'Where the Crawdads Sing' review: bestselling book adaptation is tepid and unfocused

The anticipated drama fails to breathe life into the deeper issues underpinning the novel

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Ahead of its release, the buzz surrounding Where the Crawdads Sing was as loud as the birds circling the film’s swampy marshland setting.

Unfortunately, this anticipated drama only treads water.

Adapted from the 2018 novel by Delia Jones, a runaway hit with more than 15 million copies sold, expectations were high due to the talent involved.

Where the Crawdads Sing

Director: Olivia Newman
Stars: Daisy Edgar-Jones, Taylor John Smith, Harris Dickinson, David Strathairn
Rating: 2/5

It is produced by Hello Sunshine, a company founded by Oscar-winning actress Reese Witherspoon, with a mission to place “women at the centre of every story we create, celebrate and discover".

The director is Olivia Newman, who announced herself with the impressive 2018 wrestling drama First Match. Taylor Swift also wrote an original song, Carolina, for the film.

Meanwhile on the screen, British actress Daisy Edgar-Jones leads a solid cast of fresh and seasoned talent, including Harris Dickinson and David Strathairn.

But despite all of the creative firepower involved, the effort in turning the atmospheric and powerful novel into an arresting cinematic experience has been left wanting.

A key reason is it doesn't know what story it wants to tell — a trap screen adaptations often fall into when taking on multilayered novels.

Lack of nuance and characterisation

Primarily set within a two-decade period beginning from the early 1950s, the film follows the life of Catherine "Kya" Clarke as she grows up amid the swamps of the North Carolina marshlands.

To say her upbringing is challenging is an understatement.

Living just above the poverty line with an alcoholic and abusive father, Kya lives a solitary life in the family home and is shunned by the townspeople.

It is an arrangement that also suits her.

Disdaining to the bustle and gossip of the crowds, she instead forges her connection with the birds and botanical life of the marshlands.

That existence is shattered with the death of Chase Andrews, a young personality from a respected family.

With the body found under mysterious circumstances near Kya's home, the ire of an already suspicious town is aimed at her. Before long she is charged with murder and fighting for her life in court.

Daisy Edgar-Jones and David Strathairn in 'Where the Crawdads Sing'. Photo: Sony Pictures

This is all swiftly set up within the opening 15 minutes of the film, thus positioning the narrative as a promising legal thriller.

However, once the film ditches the linear format of the book and flashes back and forth between the past and present, it seriously begins to lose shape and focus.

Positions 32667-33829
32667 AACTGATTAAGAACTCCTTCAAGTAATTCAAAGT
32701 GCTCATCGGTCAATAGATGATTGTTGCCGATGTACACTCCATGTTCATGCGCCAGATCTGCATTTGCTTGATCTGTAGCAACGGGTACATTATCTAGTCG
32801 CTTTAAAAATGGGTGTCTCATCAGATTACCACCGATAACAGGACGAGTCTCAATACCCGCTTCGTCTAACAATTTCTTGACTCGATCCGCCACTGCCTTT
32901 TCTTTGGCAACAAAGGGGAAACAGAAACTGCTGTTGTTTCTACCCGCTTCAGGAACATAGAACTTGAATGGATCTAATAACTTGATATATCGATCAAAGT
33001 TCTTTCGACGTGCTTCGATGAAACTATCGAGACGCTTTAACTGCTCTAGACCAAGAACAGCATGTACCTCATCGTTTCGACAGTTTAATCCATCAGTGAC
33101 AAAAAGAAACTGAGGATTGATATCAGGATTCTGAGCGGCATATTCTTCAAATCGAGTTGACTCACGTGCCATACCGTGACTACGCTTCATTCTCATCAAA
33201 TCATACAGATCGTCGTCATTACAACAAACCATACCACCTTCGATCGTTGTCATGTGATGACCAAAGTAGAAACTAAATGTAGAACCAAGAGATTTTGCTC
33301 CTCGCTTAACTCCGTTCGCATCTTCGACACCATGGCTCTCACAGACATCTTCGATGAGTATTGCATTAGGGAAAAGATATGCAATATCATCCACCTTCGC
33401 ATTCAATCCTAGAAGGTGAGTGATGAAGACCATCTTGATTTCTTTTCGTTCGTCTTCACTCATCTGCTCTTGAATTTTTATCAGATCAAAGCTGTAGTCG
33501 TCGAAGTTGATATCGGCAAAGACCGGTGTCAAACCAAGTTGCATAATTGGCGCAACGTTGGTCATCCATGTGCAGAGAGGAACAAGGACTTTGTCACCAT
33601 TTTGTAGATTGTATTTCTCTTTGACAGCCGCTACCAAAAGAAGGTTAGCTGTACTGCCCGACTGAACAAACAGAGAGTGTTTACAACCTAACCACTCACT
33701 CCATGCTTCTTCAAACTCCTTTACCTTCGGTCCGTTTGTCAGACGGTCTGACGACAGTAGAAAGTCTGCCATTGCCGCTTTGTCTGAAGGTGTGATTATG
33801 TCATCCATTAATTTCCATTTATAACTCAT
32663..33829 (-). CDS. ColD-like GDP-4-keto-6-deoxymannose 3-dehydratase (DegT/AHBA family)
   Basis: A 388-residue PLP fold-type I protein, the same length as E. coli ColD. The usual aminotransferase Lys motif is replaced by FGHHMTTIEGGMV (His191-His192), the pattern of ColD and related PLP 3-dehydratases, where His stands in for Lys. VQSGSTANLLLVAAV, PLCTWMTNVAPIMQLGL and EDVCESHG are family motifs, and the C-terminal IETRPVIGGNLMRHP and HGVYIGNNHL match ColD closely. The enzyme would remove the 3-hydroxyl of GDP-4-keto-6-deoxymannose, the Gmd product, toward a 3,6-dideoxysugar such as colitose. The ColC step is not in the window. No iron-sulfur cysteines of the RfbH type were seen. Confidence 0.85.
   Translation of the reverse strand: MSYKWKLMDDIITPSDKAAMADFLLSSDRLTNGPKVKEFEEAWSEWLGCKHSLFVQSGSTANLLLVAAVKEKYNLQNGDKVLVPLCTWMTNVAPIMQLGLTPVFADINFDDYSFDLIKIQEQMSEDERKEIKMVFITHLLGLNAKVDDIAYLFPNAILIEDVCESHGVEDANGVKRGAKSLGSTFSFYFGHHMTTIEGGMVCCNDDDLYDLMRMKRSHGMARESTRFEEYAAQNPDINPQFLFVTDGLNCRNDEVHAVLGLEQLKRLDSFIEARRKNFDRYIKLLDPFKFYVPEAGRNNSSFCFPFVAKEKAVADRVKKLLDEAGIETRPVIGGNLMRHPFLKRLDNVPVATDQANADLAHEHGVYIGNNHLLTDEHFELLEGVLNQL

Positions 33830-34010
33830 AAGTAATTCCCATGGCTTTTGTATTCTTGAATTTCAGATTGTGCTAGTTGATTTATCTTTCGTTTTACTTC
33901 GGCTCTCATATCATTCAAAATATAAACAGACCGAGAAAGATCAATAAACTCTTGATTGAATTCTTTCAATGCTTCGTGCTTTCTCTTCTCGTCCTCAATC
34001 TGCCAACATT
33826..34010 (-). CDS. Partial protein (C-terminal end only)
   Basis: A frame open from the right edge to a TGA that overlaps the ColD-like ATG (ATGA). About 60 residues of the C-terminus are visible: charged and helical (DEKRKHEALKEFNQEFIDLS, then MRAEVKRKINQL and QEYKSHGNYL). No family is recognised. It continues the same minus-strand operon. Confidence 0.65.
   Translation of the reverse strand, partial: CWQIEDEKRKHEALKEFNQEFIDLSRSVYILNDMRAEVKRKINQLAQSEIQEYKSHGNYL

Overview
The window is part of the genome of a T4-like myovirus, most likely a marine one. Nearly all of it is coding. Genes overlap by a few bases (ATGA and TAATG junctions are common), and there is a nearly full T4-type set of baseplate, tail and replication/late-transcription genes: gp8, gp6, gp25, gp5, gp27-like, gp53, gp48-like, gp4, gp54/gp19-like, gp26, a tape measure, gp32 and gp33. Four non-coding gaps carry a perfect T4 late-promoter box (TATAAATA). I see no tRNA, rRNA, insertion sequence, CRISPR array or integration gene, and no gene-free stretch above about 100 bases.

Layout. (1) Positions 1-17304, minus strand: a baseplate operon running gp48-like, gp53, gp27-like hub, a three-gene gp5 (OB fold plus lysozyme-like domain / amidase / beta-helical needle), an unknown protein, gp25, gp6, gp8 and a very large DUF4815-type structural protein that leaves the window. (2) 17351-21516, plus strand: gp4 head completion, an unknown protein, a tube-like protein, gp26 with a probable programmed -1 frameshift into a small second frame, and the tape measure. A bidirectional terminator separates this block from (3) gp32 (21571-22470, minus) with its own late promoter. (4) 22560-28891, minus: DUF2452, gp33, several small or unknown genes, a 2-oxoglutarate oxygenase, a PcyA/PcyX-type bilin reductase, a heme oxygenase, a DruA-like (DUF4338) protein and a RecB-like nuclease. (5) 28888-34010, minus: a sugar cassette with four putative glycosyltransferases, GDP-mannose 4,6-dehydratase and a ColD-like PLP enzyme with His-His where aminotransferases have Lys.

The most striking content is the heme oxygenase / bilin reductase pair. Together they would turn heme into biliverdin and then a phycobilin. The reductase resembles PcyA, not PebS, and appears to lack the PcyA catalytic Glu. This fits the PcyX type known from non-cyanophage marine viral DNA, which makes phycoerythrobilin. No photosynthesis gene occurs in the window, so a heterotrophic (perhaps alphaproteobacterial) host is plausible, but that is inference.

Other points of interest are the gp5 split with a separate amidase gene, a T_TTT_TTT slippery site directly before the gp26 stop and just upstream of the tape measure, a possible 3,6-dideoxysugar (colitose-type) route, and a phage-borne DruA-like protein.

Where the book allowed us to see the evolution of Kya’s character, from the silent barefooted child to a strong, passionate and determined adult, we are instead treated to an abridged version of that growth.

As a result, nuanced characterisation and some of the issues raised by the novel are diluted or lost.

Kya’s transition from being illiterate to being able to read and publish books in a relative short period defies comprehension.

Her torrid relationships with the aforementioned Andrews and Tate Walker (Taylor John Smith) are treated with a lack of subtlety that leaves the film resembling a southern state version of The Notebook at various times.

Daisy Edgar-Jones and Taylor John Smith play a couple in 'Where the Crawdads Sing.' Photo: Sony Pictures

All of this would have been acceptable if the film stayed true to the bigger picture.

In the early court scenes, Kya’s lawyer, Tom Milton (Strathairn) frames the case as a stress test of society’s ability to deliver justice to the marginalised.

However, the film doesn’t delve into the social fault lines defining that period.

The economic marginalisation faced by marshland families, which in Kya’s case contributed to the domestic violence at home, is glossed over.

Meanwhile the racism inherent within that era in the American deep south is acknowledged with a throwaway comment.

The end result is a whiplash of a viewing experience.

The tonal incoherence made me feel like I was watching different films at once, while the surface level depth of the screenplay by Lucy Alibar left me mostly disinterested by the time the payoff comes at the end.

Strong performances

That said, kudos to a cast who did the best with the material offered.

Expect Edgar-Jones to go onto bigger and greater things, not to mention award nominations, for her committed performance.

Strathairn channels his inner Atticus Finch with a stately turn as the lawyer Milton, while the simmering malevolence behind Dickinson’s portrayal of Andrews gives the film a sorely needed edge.

Where the Crawdads Sing whimpers where it should have soared.

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Updated: August 29, 2022, 8:37 AM
Where the Crawdads Sing

Director: Olivia Newman
Stars: Daisy Edgar-Jones, Taylor John Smith, Harris Dickinson, David Strathairn
Rating: 2/5

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